I am a firm believer that although some students may fail under the constraints of formal education, those same students may continue to learn and succeed with the aid of alternative learning provided throughout our society. Dr. Gardner states that “Human beings have tremendous capacities to learn and develop, as can easily be seen if one watches a child actively exploring his environment during the first years of life.” (Gardner, 2004, 249) I am completely in agreement with Dr. Gardner but question the cause of limiting a person’s capacity for learning as they mature. What in human nature, society, or education prevents children from continuing to learn at the same capacity as their first year of life? In my opinion, the structure of education places the constraints of students’ ability to learn. This opinion is backed by Dr. Gardner who points out that “educators should exploit the cognitive and affective powers of the five-year-old mind (an energetic, imaginative, and integrating kind of learner) and attempt to keep it alive in all of us.” (Gardner, 2004, 250)
Dr. Gardner proposes four reforms to assist in the improvement of the educational system. The first deals with how students are assessed, the second is concerned with the quality of curriculum, the third addresses teacher practices in the classroom, and the final component is community support. Although my opinions are somewhat mixed with Dr. Gardner’s critique of the educational system, my opinions are in complete agreement with Dr. Gardner’s educational reform. Assessment is critical to any program, including the educational system. Standardized testing is a poor evaluation due to the fact that it is only measuring the student’s ability to regurgitate information. Building portfolios as mentioned by Dr. Gardner is a much truer evaluation of students’ ability because it would allow students to problem-solve, use creativity, and have a deeper understanding of the information presented in class. As stated by Dr. Gardner, “unless the accompanying curriculum is of quality, the assessment has no use.” (Gardner, 2004, 254) Both the second and third reforms dealing with curriculum and teachers are related to one another. Although Dr. Gardner does not go into great detail about improving the quality of the curriculum, he does note that professional development is critical for teachers to improve the quality of teacher practices in the classroom. I am a firm believer that professional development is necessary for teachers to continue to improve in their professions as well as introduce new ideas, information, and technology that may help teachers improve the quality of learning in their classrooms. The fourth and final reform addresses the need for community support. Dr. Gardner calls for the local communities to be active in the schools. I think this is very important when motivating students for the future as well as introducing real-world applications for information taught in the classroom.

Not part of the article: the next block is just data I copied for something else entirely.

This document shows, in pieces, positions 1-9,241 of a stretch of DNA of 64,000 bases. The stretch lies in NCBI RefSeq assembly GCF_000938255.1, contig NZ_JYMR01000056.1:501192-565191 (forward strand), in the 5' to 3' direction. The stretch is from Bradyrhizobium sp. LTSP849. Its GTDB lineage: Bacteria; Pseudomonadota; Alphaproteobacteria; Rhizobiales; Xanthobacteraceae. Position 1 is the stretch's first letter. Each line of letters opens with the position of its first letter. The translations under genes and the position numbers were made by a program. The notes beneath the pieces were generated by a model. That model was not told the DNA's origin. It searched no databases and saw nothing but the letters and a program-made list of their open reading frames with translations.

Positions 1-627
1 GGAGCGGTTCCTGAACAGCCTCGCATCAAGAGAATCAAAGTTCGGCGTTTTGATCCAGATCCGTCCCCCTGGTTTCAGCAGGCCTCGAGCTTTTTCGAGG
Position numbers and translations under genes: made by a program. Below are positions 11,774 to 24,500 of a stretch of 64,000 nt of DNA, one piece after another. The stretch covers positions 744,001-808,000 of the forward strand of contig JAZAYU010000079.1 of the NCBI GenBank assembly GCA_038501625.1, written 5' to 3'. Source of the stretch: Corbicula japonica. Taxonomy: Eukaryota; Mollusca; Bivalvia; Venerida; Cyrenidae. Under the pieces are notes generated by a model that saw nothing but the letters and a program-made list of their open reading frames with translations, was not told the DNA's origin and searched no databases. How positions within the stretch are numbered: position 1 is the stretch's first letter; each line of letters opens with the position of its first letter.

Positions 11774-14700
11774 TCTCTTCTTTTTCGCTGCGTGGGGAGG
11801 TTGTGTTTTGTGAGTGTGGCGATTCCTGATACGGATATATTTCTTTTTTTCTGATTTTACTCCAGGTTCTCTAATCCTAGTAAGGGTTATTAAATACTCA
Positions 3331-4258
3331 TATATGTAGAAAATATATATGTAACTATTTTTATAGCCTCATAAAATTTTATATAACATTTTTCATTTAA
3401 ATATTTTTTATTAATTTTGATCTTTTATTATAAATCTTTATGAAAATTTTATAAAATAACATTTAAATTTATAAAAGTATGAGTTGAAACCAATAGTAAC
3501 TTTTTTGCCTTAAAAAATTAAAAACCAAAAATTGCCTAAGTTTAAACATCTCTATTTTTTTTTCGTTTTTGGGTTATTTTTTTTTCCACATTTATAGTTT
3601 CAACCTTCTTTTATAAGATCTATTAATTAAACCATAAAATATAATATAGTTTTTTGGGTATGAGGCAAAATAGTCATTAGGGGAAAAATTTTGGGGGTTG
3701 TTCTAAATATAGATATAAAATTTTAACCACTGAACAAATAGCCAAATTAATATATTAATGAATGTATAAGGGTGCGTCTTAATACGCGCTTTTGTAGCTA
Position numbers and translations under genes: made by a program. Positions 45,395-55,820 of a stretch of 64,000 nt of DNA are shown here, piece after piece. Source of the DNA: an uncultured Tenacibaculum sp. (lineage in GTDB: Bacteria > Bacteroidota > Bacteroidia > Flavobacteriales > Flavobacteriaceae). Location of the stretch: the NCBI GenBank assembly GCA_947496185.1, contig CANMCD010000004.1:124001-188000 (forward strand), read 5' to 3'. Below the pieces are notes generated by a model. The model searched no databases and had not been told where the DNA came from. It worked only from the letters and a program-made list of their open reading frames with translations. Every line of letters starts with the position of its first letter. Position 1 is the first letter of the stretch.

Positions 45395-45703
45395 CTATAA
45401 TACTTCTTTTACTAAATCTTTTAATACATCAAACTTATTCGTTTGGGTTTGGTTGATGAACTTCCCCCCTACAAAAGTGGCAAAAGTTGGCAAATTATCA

With the need to improve education and trainings, many have turned to technology as an effective learning tool. Simulations and video games are currently being utilized in school classrooms, businesses, military, museums, flight training, and NASA. The potential benefits of video games and simulations include improved reading skills, logical thinking, observation skills, vocabulary development, problem solving, and strategy planning. With such a diversified demand for simulations and educational video games, many software companies have recently risen to the challenges to offer programs to fit any need.